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Resulting Tradeoffs Parallel op. Time (Latency) #BPQ Ops. (per op.) #Queues * SizeRecursion Levels........................

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Resulting Tradeoffs Parallel op. Time (Latency) #BQP Ops. (per op.) #Queues * SizeRecursion Levels........................

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TCAM example

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RAM: Content Addressable Memory (CAM): TCAMs 01101010 00100111 11011011 01010110 in 0 1 2 m 1 00100111 out 01101010 00100111 11011011 01010110 in 0 1 2 m 1 00100111 out

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Associative Memory chips: Properties: –Ternary values (0,1 and *) –Already used in routers (IP lookup, classification) –High throughput (300M ops per sec for 1Mb TCAM) –Latency and costs increase dramatically with size Ternary CAMs (TCAMs) 0 * 10 ** 1 * 00100111 11 *** 011 01010110 in 0 1 2 m 0 00100111 out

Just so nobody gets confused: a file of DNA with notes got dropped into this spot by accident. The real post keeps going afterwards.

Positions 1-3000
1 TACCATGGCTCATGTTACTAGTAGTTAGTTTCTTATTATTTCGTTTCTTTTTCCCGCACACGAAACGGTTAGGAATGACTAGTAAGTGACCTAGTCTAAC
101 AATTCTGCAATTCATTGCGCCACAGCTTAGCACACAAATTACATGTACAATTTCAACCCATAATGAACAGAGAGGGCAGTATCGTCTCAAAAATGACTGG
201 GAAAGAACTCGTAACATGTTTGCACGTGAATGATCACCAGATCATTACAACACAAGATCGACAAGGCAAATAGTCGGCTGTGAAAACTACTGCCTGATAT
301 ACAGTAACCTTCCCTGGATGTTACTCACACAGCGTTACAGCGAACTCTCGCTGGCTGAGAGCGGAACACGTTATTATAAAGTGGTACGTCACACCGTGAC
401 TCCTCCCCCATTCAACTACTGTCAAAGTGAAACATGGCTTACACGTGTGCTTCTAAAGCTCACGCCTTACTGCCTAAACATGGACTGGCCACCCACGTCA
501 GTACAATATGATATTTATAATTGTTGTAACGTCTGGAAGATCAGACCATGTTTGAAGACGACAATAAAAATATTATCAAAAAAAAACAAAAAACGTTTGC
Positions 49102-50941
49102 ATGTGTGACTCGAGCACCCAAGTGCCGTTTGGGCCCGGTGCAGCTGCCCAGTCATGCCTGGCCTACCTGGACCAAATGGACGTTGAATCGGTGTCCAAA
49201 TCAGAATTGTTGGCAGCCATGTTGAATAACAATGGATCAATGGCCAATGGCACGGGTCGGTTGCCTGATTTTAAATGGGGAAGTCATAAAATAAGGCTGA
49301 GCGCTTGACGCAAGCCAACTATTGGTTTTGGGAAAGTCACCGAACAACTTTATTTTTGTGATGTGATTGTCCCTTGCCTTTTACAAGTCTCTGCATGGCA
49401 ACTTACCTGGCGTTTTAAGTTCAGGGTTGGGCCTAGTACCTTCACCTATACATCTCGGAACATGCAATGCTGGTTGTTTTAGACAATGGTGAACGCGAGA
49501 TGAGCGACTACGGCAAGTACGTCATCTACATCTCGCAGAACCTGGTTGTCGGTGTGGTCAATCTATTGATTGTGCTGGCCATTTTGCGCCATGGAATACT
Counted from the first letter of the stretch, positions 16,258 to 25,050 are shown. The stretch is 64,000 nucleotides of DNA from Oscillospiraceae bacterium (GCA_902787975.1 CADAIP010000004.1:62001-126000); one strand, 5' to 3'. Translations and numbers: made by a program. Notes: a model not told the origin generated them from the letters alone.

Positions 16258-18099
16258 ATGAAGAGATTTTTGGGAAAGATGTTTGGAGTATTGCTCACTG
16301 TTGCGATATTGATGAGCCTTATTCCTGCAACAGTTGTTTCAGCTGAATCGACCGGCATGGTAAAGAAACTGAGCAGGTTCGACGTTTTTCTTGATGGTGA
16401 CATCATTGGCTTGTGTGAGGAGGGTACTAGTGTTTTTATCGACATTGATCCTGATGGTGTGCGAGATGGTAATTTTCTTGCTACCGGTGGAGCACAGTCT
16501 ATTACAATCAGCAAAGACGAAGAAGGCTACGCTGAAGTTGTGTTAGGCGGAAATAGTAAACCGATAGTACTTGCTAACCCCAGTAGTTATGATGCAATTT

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Panigrahy & Sharma (2003) presented TCAM based data-structure for disjoint ranges (PIDR): –2 TCAM entries per range –2 TCAM updates per insertion/deletion –2 queries per point lookup Can be used to implement a sorted list: TCAM based Priority Queue a6a6 a5a5 a4a4 a3a3 a2a2 a1a1 ) [a 6,a 6 -1][a 5,a 5 -1][a 4,a 4 -1][a 3,a 3 -1][a 2,a 2 -1][a 1,a 1 -1] (-, ) [a 6,a 6 -1][a 5,a 5 -1][a 4,a 4 -1][x,x-1][a 3,a 3 -1][a 2,a 2 -1][a 1,a 1 -1] (-,

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Implied by Panigrahy & Sharma (2003) Pros: –O(1) time per queue operation –O(1) TCAM space per Item Cons: –O(N) TCAM space –TCAM space should be managed TCAM based Priority Queue 0 * 10 ** 1 * 00100111 11 *** 011 01010110 in 0 1 2 m 0 00100111 out